Alice Knott: imo his strongest overall work, though it lacks the highs of his last novel or Scorch Atlas. AK takes the concept of memetic violence introduced in Three Hundred Million and applies it to human memory and creativity instead of the flesh. appropriately, it goes in the opposite direction of Three Hundred's intensely visceral imagery. it's a sterile, suffocating, existentially unnerving novel, with dementia and treacherous memory being major themes, so the lack of lucidity is pervasive throughout instead of whacking you all in the face at once and benefits the narrative instead of sabotaging it. also has a lot of lavish descriptions of famous artwork if you're into that sort of thing

Oxxidation fucked around with this message at 14:49 on Apr 8, 2021

StrixNebulosa
Feb 14, 2012

You cheated not only the game, but yourself.
But most of all, you cheated BABA


When I'm ready for another trip into that dream-hell-world, I'm absolutely reading Three Hundred Million, thank you!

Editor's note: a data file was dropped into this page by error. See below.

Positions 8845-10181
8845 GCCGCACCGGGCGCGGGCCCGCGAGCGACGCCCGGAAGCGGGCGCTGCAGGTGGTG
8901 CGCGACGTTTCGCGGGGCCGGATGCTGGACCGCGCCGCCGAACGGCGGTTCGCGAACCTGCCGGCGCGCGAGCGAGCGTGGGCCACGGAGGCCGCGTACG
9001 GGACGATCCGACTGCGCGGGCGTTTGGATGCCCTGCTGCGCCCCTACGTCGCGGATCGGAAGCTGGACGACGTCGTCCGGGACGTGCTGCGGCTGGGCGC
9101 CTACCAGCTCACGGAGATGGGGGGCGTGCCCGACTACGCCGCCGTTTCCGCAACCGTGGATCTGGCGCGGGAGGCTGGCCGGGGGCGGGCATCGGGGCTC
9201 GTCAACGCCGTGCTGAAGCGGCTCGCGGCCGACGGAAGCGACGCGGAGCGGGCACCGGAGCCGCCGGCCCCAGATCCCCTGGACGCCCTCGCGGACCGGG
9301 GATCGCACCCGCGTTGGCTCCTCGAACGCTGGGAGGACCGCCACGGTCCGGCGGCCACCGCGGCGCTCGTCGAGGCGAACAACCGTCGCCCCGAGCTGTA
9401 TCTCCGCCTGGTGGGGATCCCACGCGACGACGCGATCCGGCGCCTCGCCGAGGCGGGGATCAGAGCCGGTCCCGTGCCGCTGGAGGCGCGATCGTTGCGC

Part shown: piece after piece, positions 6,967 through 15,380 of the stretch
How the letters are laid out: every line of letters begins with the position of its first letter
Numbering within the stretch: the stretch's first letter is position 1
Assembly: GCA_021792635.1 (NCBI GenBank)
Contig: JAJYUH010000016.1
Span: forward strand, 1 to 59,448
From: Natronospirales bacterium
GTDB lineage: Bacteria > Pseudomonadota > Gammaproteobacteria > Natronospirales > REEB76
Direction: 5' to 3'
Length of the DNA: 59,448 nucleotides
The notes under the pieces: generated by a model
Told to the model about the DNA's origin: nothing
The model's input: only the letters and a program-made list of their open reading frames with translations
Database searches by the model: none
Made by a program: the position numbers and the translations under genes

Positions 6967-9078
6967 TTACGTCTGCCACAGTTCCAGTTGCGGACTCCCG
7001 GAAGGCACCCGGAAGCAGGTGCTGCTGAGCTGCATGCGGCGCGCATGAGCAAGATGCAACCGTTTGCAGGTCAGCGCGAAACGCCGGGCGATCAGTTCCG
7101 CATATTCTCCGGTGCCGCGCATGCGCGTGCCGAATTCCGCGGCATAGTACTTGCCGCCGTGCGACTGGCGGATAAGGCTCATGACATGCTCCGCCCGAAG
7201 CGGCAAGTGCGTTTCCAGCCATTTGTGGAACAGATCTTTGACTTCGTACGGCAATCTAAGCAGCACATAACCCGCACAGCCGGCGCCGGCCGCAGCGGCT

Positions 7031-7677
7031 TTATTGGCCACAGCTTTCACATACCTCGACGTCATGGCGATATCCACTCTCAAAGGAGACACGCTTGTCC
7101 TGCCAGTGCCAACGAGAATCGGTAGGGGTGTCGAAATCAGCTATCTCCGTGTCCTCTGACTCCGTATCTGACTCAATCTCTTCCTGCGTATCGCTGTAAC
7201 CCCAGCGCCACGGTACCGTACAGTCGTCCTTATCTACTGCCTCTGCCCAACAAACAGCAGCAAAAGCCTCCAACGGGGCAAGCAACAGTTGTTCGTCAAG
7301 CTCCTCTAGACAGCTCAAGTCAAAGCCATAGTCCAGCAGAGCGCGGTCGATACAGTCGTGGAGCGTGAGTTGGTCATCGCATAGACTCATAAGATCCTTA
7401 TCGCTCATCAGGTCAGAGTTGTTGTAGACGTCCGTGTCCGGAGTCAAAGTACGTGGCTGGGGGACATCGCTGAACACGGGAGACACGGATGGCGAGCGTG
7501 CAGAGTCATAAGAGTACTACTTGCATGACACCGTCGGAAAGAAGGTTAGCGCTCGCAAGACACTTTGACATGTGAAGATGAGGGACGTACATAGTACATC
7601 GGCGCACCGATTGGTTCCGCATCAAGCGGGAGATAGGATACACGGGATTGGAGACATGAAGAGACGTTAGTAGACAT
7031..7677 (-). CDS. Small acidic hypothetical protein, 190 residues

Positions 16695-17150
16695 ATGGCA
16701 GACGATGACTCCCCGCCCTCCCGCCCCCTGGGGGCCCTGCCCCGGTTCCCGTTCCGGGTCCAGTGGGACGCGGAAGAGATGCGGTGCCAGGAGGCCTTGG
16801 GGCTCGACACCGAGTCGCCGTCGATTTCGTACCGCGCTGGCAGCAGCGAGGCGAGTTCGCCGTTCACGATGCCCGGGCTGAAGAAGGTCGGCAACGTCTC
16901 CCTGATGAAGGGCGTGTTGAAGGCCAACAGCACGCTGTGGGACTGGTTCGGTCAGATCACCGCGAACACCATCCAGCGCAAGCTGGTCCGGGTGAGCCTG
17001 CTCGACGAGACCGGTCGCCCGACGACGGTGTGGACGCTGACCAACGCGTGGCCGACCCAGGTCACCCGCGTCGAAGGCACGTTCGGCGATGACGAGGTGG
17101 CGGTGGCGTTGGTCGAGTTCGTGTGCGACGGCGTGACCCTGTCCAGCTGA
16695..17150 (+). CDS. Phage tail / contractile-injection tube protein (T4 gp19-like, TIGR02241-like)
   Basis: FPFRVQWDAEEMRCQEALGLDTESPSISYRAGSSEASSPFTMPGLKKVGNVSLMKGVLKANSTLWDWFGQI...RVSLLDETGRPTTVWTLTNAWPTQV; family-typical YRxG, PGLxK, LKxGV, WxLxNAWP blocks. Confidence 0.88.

Good Citizen
Aug 12, 2008



Scorch Atlas feels like someone writing poems about nightmares they had. I tried to get through it once and lost interest part way through in the same way I find people telling me about their ‘really weird dream’ gets boring real fast.

Since people were praising it again I decided to give it another shot. I thought I only got like a quarter through it and as I got to each story I realized that no, I read this one too. Eventually I was more than half way through and wondering if I actually finished it before and it occupied the same short term memory slot my own dreams go to, and was quickly forgotten.

I think I was right the first time and it’s not for me

StrixNebulosa
Feb 14, 2012

You cheated not only the game, but yourself.
But most of all, you cheated BABA


Good Citizen posted:

Scorch Atlas feels like someone writing poems about nightmares they had. I tried to get through it once and lost interest part way through in the same way I find people telling me about their ‘really weird dream’ gets boring real fast.